direct flux comparison cannot be made because
of the different instrument configuration. In addition, observations of dust above Mars are fairly
constant up to ~3000 km, suggesting a source far
from the planet. Finally, interplanetary dust is
expected to have a preferred flow direction with
respect to the motion of the planet. The dust
fluxes observed thus far as MAVEN’s orbit precessed show no indication of being equatorially
confined, whereas an increased flux on the dayside is observed (Fig. 2). The orbital coverage is
currently too limited to conclusively indicate a
favored directionality.
The dynamics of interplanetary dust influence
atmospheric composition and planetary mass
balances. Interplanetary dust contributes 0.6
to 30 kg s–1 to Earth’s atmosphere (21). The surface area of Mars’s atmosphere is smaller, and
the speed of the dust particles should be ~20%
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Altitude [km]
Fig. 3. Fraction of
data bursts containing a dust impact
(hit), as function of
altitude. The black
dots encompass the
full data set, whereas
the red dots only show
data bursts where the
magnitude of the
spacecraft potential
was <3 V. The
presented uncertainty
is the standard
Fraction of Bursts Containing a Hit
Spacecraft to Sensor Potential (V)
Altitude (km)
Peak to Peak Voltage (V)
Fig. 4. Peak-to-peak amplitudes of dust impacts, as function of altitude. These observations
were obtained when the LPW instrument measured the voltage between the sensor and the spacecraft.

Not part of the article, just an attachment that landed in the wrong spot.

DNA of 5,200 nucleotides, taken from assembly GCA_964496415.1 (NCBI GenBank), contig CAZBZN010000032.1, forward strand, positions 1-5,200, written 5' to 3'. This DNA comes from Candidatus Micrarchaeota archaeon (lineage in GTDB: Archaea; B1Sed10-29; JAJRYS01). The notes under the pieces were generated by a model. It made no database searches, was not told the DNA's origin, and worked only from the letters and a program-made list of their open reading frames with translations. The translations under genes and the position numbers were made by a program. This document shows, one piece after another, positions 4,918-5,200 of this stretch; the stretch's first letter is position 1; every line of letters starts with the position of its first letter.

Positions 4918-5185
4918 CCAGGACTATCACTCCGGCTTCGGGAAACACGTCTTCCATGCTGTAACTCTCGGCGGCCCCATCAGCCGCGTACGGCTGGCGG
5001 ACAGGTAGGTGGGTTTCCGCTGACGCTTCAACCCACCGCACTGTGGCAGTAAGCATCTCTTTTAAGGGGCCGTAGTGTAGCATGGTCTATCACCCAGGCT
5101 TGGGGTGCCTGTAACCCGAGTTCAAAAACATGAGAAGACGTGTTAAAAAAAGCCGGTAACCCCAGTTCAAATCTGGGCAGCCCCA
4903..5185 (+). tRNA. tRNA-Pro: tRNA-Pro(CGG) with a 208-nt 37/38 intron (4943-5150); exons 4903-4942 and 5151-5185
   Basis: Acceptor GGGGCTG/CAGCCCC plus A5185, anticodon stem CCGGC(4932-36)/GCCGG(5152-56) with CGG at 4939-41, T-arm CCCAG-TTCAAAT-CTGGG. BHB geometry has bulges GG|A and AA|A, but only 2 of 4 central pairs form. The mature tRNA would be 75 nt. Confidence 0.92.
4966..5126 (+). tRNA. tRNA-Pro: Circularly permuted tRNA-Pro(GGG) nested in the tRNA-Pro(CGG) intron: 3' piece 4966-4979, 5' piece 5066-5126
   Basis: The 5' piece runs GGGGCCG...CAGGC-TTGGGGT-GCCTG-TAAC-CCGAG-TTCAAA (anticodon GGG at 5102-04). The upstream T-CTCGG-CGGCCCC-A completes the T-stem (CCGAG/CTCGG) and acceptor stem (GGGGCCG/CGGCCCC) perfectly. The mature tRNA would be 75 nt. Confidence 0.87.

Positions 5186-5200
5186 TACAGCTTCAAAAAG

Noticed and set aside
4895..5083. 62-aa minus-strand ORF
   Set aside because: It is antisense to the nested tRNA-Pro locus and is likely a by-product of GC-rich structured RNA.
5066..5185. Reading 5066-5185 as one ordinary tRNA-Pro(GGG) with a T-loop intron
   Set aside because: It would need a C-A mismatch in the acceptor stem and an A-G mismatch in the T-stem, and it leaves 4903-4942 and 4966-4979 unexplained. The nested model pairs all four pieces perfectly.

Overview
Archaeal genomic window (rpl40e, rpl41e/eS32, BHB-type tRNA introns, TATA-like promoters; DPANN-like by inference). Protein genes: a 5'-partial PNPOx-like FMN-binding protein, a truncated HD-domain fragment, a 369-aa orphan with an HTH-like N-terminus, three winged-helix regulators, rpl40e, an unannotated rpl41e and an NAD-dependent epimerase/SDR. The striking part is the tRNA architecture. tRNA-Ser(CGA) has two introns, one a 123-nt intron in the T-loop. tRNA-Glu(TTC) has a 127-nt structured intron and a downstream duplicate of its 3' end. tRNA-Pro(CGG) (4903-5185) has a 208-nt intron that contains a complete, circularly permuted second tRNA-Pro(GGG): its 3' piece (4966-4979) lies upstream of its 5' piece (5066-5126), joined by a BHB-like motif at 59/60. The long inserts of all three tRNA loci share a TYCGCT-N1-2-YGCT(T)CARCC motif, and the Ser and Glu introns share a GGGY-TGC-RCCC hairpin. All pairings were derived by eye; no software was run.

The spacecraft potential during the observed dust impact is indicated by the colors.
slower because of the increased distance from
the Sun (21) and because interplanetary dust
fluxes decrease farther out in the solar system
(20). Based on these considerations, Mars’s atmosphere would be expected to receive interplanetary dust at a rate of 0.1 to 3 kg s–1. We
estimate that the dust observed by MAVEN contributes only ~0.001 to 0.1 kg s–1, based on observed fluxes (Fig. 2C) and the spacecraft velocity.
Thus, we conclude that the observed dust particles
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represent only a small portion of the likely total
influx of interplanetary dust particles.
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the MAVEN project through the Mars Exploration Program
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Materials and Methods
Fig. S1
16 July 2015; accepted 17 September 2015
6 NOVEMBER 2015 • VOL 350 ISSUE 6261
Dust observations at orbital altitudes surrounding Mars
L. Andersson et al.
Science 350, (2015);
DOI: 10.1126/science.aad0398